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Peace Prize Honors Pugwash; Several from MIT Affiliated

By Shang-Lin Chuang
News editor

The Pugwash Conferences on Science and World Affairs, which include at least six people affiliated with MIT, was awarded this year's Nobel Peace Prize on Friday.

Joseph Rotblat, one of the founders of Pugwash, shared the million-dollar prize with the organization. Pugwash, named after the town in Nova Scotia where the first conference was held in 1957, grew out of a manifesto drafted in 1955 by Albert Einstein and British philosopher Bertrand Russell.

The Russell-Einstein Manifesto called upon the scientists of the world to consider the social and ethical implications of their work.

The Nobel Committee cited the Conferences' "efforts to diminish the part played by nuclear arms in international politics and in the longer run to eliminate such arms."

The Conferences are based on the recognition of the responsibility of scientists for their inventions. They have underlined the catastrophic consequences of the use of the new weapons and brought together scientists and decision-makers to collaborate across political divides on constructive proposals for reducing the nuclear threat.

MIT active in Pugwash

"Very many members of faculty are active with Pugwash," said Kosta Tsipis, director of the program in science and technology for international security, a Pugwash member since 1968.

"I am very happy that Dr. Rotblat and Pugwash received the award. It was very well deserved," Tsipis said. "Pugwash has been trying since 1957 to avoid global and nuclear war."

Jerome B. Wiesner, the 13th president of the Institute, was also a member of Pugwash. Wiesner helped push through an agreement with Russia to ban nuclear tests in the atmosphere in the Partial Test Ban Treaty of 1963, through informal discussions in Pugwash. Wiesner died last fall.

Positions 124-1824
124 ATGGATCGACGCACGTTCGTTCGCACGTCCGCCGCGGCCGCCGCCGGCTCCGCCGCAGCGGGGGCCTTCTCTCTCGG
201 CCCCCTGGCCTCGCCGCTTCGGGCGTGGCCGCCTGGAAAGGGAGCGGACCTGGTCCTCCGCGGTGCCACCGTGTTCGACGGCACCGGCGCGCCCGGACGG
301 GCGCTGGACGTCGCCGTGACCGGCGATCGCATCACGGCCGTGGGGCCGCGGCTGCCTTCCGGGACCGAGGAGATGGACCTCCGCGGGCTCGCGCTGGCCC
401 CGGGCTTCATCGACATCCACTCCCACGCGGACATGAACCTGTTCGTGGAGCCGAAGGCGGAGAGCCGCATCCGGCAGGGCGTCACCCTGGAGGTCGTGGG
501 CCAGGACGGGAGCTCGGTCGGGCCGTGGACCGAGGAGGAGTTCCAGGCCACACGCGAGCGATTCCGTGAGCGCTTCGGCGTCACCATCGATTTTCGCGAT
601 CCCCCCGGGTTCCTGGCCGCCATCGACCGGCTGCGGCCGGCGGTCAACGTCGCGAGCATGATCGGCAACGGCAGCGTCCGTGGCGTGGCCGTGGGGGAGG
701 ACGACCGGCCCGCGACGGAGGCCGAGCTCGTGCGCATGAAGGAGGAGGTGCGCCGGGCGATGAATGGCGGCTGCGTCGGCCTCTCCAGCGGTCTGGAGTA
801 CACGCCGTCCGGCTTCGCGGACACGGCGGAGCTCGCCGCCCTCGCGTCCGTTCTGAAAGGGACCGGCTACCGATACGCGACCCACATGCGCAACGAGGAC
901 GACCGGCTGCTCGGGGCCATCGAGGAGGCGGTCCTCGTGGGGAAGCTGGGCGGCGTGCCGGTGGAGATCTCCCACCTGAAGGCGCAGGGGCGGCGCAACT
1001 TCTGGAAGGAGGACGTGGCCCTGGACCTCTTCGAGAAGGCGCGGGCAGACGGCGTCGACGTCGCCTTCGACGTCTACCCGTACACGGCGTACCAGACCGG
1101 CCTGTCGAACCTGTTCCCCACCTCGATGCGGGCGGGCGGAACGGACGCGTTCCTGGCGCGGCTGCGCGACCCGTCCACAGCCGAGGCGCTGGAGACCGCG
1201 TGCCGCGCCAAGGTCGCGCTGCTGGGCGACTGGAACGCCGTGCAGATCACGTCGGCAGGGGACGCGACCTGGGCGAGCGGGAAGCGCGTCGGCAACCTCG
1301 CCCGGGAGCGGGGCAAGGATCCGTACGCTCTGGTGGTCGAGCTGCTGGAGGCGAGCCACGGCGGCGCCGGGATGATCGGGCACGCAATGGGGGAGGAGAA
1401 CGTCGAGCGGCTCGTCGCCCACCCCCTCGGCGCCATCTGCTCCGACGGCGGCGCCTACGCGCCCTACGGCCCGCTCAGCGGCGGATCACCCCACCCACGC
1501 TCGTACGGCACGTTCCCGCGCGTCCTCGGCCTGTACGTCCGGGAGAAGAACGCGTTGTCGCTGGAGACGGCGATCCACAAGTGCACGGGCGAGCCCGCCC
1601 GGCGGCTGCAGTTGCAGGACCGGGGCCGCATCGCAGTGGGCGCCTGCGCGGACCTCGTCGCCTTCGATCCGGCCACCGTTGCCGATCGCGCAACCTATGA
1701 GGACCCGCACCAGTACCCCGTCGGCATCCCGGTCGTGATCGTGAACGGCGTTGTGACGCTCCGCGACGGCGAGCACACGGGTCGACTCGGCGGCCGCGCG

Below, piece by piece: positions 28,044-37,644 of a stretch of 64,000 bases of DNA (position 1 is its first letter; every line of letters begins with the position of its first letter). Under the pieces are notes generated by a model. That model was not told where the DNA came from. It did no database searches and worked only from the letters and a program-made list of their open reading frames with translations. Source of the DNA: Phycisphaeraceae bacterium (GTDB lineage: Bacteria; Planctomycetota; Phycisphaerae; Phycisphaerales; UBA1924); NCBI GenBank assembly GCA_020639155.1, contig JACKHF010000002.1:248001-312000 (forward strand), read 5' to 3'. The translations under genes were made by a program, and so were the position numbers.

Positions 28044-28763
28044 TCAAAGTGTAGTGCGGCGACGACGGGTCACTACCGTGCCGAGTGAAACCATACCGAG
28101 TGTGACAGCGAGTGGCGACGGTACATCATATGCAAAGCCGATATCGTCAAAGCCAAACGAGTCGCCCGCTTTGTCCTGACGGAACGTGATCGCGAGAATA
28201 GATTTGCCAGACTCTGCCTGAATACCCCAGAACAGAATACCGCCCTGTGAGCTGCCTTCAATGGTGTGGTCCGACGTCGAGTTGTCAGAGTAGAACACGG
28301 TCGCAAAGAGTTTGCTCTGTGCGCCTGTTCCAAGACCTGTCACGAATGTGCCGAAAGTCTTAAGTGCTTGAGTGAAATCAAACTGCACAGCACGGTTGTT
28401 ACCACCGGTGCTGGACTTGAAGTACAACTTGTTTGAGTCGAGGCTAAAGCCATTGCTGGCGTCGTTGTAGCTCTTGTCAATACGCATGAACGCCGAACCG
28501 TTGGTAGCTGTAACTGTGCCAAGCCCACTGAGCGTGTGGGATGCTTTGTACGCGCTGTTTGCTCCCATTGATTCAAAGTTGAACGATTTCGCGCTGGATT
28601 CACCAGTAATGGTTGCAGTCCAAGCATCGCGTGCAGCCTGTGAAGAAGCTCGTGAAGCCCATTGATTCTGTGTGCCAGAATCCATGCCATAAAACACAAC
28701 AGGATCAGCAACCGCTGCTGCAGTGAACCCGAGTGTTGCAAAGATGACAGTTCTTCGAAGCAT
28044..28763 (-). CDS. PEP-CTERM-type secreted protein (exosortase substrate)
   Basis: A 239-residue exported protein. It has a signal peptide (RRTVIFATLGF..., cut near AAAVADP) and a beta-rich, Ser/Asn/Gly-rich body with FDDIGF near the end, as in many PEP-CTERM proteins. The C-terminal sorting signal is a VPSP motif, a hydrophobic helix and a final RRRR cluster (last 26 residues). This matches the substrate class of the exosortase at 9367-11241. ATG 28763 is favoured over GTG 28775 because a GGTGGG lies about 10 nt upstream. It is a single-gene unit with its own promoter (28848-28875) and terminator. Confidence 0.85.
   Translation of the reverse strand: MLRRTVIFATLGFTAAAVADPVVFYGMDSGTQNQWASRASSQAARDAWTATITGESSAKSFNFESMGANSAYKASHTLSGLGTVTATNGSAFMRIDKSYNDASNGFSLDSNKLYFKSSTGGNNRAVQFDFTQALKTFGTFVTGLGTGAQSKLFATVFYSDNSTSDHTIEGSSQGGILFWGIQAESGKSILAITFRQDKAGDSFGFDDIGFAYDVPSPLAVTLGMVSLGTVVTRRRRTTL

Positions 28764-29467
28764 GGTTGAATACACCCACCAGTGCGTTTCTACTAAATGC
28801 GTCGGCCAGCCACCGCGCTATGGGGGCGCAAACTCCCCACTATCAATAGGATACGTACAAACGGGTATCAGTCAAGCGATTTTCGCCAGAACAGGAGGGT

Another Pugwash member, Professor Emeritus of Electrical Engineering and Computer Science Jack Ruina, is considered responsible for the 1972 Antiballistic Missile Treaty.

Professor Emeritus of Physics Bernard T. Feld was Pugwash secretary general from 1970 to 1975. Feld was a very important member and a very early participant of the movement, Tsipis said.

Professor of Political Science George W. Rathjens is a member involved in technology and weapons aspects of the Conferences.

John P. Holdren '65, at the the University at California, Berkeley, is the co-chairman of the U.S. Pugwash Committee. Holdren is now working at the Woods Hole Oceanographic Institute.

Pugwash consists of a group of scientists who meet to discuss global problems that have technical and scientific components, Tsipis said. The first discussed problem was the proliferation of nuclear weapon and the possibility of nuclear war.

Pugwash was instrumental in the attempt to end the war in Vietnam, to bring Arabs and Jews together, the 1972 Biological Weapons Convention, and in the banning of intermediary range nuclear weapons in Europe, formally signed by the Warsaw Pact in 1986.

"Most of these topics are informally discussed by scientists," Tsipis said. "These scientists then go back to their government to try to convince them to ban nuclear agreements talked about in the Conferences."

"It is a good thing to have scientists worry about global and social issues," Tsipis said.

Student also influential

MIT has a chapter of the student affiliate of Pugwash, Student Pugwash USA. SPUSAis "an integral part of Pugwash," Tsipis said. Students are considered equivalent members as adults and help the organization a great deal, he said.

"Student Pugwash is a discussion group that is open to anyone with any opinion that has something to do with wcience and technology," said President Nora Chen '97.

SPUSA was started to include students and give them a head start in involvement in the parent organization, after which it is modeled.

TheMIT chapter has been involved with disarmament and apartheid issues over the past decade. Most recently, it sponsored the Human Genome Project Conference held at the Institute last November.